Opinions, Column

False Connection

Your phone—that little device that, for many people, is the one thing we bring with us wherever we go. You might even be using it right now to read this. Supposedly, it connects us to the world. Yet somehow, it still manages to disconnect us from each other. Some of us use our phones casually when necessary, others flaunt incredibly high usage hours or conversely, and some are so impossible to get in contact with that you might start assuming they live in a log cabin in the woods.

No matter where you fall on this spectrum, phones are here to stay. If you are anything like me, your phone provides you with the power to call relatives, get help in an emergency, keep in contact with friends who you don’t see often, and read horrifying “Herrd” posts at 2 a.m. on a Saturday. 

But as much as I love my phone, it is evident that my phone has completely destroyed my attention span. I’ve already checked it at least three times since sitting down to write this column. 

In class, I also find it hard to pay attention if I am not fully engaged with the lecture, and thus, I resort to playing every last one of the free-to-play New York Times online games. Of course, these sporadic and unfocused habits may partially be attributable to my raging, undiagnosed ADHD, but something about the fast-moving nature of my most commonly used apps has altered my brain chemistry in seemingly irreversible ways.

Think about it—TikTok provides us with an infinite supply of short videos that we can easily scroll through as quickly as we desire. Snapchat allows us to send pictures back and forth to anyone instantaneously. Instagram shows us the most current posts to keep us constantly up-to-date on local and global happenings. And Twitter (which I still call Twitter, because “X” is lame) is, well, Twitter. I don’t think I need to elaborate on that one. 

These apps move so fast that I almost feel like my brain has become slower. The insatiable craving for “something” to do at all hours of the day has taken over my life, leaving me with many nights of caring too much about what happens on social media and feeling addicted to the “virtual present” while forgetting to live in the real world.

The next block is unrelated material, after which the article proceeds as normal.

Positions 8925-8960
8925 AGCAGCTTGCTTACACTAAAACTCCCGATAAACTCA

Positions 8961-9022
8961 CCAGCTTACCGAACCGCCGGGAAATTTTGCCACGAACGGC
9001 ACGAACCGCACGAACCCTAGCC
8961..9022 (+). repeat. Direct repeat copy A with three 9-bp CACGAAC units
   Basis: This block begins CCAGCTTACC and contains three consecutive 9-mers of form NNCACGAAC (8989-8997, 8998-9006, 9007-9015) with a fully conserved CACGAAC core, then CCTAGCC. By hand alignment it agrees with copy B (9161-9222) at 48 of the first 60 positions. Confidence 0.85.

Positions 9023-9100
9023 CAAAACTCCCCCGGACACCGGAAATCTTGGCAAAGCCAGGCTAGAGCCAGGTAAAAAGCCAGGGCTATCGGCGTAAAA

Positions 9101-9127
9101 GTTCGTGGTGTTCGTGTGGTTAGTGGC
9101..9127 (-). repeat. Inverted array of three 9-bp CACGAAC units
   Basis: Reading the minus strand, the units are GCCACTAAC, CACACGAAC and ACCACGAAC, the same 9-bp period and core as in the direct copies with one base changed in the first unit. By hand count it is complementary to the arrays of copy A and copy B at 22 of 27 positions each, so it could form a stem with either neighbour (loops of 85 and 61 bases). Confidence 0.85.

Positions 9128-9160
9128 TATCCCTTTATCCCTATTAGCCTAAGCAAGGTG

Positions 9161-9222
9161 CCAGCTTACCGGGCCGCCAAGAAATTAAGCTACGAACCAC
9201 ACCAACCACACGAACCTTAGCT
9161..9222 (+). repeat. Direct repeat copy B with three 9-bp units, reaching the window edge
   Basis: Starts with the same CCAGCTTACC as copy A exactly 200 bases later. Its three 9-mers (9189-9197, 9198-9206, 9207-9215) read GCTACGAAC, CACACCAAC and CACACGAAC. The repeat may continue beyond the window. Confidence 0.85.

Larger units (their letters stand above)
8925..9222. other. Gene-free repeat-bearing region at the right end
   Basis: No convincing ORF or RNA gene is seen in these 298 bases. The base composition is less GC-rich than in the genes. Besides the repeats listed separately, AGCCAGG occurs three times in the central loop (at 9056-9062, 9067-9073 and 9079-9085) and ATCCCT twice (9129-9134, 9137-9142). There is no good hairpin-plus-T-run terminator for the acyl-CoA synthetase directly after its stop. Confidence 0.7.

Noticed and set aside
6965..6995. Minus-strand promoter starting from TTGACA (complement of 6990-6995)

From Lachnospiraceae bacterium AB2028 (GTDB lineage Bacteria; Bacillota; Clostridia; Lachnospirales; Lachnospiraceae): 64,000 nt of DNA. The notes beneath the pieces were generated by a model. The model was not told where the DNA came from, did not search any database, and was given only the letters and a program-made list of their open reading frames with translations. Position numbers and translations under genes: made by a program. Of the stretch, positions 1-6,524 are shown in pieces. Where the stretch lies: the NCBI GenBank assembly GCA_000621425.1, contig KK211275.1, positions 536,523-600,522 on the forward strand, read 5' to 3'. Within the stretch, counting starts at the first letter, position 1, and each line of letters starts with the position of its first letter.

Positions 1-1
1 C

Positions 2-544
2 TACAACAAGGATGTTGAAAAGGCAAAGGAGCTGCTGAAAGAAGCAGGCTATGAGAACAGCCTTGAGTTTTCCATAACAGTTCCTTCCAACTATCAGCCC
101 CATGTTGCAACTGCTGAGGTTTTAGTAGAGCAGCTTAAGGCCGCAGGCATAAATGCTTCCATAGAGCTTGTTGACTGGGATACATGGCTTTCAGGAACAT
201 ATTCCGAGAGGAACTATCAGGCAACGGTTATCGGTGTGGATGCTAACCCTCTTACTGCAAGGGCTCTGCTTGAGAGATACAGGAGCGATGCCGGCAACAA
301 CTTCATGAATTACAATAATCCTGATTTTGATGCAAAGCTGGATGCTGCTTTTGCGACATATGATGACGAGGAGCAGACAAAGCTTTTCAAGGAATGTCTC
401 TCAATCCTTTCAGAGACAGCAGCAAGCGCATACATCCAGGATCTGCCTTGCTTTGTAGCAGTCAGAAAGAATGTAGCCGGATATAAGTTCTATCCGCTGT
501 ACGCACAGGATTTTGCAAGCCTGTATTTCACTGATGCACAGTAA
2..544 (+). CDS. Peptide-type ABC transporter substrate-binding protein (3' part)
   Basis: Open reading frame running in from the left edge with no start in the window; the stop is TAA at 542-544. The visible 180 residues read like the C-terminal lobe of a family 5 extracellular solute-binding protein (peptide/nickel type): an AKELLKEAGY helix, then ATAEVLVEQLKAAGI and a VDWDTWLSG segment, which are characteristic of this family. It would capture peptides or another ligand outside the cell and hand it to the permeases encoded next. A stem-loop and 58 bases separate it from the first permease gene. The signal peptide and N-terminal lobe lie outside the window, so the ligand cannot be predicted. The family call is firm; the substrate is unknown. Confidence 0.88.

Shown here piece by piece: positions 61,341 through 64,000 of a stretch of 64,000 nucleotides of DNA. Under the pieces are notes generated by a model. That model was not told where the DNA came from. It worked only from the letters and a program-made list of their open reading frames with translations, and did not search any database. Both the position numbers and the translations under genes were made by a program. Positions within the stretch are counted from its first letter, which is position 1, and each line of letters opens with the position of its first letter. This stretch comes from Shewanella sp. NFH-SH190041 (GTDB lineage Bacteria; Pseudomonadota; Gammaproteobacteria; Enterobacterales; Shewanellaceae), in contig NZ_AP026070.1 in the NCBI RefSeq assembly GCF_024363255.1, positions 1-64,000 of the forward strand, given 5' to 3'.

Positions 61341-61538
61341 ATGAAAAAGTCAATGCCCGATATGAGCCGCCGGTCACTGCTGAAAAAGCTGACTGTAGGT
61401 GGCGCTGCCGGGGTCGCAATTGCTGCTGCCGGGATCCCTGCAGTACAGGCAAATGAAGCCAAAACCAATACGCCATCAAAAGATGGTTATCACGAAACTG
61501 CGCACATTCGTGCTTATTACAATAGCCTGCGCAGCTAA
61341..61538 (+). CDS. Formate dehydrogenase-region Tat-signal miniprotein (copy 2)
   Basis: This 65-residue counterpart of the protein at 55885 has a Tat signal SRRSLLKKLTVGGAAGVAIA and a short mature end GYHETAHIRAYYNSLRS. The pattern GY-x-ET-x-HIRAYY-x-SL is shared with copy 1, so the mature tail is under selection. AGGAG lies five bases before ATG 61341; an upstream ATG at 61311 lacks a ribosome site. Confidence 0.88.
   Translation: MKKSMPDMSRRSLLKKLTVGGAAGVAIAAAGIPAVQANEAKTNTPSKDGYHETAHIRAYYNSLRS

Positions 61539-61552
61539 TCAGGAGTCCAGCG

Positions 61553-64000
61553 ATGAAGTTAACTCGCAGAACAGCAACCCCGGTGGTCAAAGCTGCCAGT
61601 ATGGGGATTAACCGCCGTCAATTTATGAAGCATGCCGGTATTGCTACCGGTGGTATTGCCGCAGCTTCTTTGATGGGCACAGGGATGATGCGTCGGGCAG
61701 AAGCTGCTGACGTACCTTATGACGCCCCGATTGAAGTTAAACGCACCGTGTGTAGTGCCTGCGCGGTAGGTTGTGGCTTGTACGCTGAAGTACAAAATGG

As someone who spends a great deal of time on the four aforementioned social media platforms, I don’t know what my life would be like without my daily fix of nonsense. Nevertheless, due to the impact these apps have on my mental health and attention span, I’d like to try to be less connected. It would be an impossible task to go phone-free for even more than a couple hours as a college student with a job, homework assignments, club involvements, and a social life. Social media, however, is not a necessity.

Sure, I do often read about world events on social media, but there are plenty of other more reliable ways to remain in the loop without using these platforms. My goal for this semester is to go at least one week without constantly consuming the world—no reading negativity, no viewing Instagram likes, and definitely no watching people pretend to collapse when some unique experience catches up with them in 50 years.

I also encourage you, dear reader, to give it a go as well. Yes, you can keep your little block of metal in your pocket, but maybe when you reach for it, think about whether it’s absolutely necessary or not. Recently, I’ve begun to better appreciate my surroundings and be more present, especially on Boston College’s beautiful campus. It has been immensely beneficial to my mental health.

There is nothing quite like sitting by the Res, watching the seagulls fly overhead, and looking at the Boston skyline. So, when you instinctively go to take a picture of this view and post it on your story for everyone to see, take a picture with your eyes instead, and use it as a keepsake for the story of your journey through the real world.

February 18, 2024